- Learning model: Here, existing research and prior knowledge are consulted in constructing a model for student thinking and learning specific to the particular subject addressed in the curriculum.
- Evaluation: In the evaluation phase, curriculum standards, guidelines, standards, and audience factors are considered, and field tests are conducted to refine the curriculum.
It should be noted that these phases are not distinct but part of an interwoven cycle. For instance, some evaluation will take place even during the foundations stage, and each phase will be revisited multiple times. A student engaging in a curriculum development project might choose a unit or topic for the focus of the project. Limiting the subject matter focus of the project permits a sufficient level of detail and analysis. The project should address all three phases of Clements' (2007) framework, justifying curricular decisions through established research knowledge, developing learning models, and evaluating the curriculum. It is possible that a student may choose to devote more attention to a certain phase if they develop more original or unique approaches to a specific aspect of curriculum development. For instance, if a student develops new models for learning a particular subject instead of drawing on previously-established models, the project may address that phase in more depth than others.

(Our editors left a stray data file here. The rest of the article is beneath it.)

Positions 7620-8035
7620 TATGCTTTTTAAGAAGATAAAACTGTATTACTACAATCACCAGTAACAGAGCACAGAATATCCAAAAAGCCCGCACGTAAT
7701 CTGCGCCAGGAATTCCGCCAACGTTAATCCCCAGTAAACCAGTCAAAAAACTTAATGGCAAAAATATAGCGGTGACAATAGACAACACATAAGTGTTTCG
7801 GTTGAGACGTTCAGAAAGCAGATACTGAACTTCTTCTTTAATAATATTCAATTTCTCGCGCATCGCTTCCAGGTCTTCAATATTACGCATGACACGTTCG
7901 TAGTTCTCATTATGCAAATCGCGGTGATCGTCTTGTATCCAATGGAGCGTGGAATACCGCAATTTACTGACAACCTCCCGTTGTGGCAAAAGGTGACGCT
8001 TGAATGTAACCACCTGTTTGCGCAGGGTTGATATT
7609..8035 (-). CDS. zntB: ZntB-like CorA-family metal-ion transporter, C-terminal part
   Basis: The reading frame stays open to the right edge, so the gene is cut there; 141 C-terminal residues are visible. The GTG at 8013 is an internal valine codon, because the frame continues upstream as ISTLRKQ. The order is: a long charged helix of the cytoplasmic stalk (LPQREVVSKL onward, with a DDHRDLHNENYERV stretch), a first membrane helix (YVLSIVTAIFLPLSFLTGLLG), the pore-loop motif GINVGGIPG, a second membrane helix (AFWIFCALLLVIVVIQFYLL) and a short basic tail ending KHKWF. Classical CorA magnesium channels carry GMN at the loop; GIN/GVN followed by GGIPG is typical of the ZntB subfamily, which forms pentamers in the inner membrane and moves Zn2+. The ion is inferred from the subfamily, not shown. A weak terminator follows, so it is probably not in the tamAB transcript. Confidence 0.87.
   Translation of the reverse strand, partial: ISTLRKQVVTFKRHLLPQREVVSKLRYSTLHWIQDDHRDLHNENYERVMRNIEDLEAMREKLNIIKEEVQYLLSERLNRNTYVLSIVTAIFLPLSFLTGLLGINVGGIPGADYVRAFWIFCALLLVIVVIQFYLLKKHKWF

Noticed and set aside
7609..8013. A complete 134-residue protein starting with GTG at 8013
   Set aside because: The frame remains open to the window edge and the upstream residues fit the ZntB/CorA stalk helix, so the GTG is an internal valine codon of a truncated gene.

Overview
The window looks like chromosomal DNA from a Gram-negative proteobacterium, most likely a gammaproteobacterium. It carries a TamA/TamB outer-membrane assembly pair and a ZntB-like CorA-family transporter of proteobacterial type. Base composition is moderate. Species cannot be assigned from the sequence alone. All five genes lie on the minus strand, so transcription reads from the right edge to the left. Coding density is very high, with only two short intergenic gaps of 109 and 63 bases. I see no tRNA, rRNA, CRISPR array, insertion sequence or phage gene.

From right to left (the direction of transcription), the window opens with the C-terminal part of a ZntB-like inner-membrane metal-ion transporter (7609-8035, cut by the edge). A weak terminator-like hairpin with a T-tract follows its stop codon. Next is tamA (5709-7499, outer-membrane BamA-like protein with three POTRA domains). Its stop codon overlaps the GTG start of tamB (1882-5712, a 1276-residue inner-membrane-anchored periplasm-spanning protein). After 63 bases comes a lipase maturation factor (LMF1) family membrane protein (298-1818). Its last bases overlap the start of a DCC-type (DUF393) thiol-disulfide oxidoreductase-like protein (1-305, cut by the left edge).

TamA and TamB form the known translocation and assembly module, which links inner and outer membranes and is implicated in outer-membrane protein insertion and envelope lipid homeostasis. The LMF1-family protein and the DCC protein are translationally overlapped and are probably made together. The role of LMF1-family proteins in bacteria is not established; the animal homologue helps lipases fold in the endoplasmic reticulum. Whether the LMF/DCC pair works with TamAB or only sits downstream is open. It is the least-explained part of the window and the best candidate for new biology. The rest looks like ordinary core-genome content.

Informal Teaching Experiment
A teaching experiment is a method for investigating the impact on teaching techniques or approaches on students' learning and understanding of mathematics. Steffe and Thompson (2000) describe the methodology as follows: "It is primarily an exploratory tool, derived from Piaget's clinical interview and aimed at exploring students' mathematics ... the teaching experiment is directed toward understanding the progress students make over extended periods. ... In this, it is a living methodology designed initially for the exploration and explanation of students' mathematical activity" (p. 273).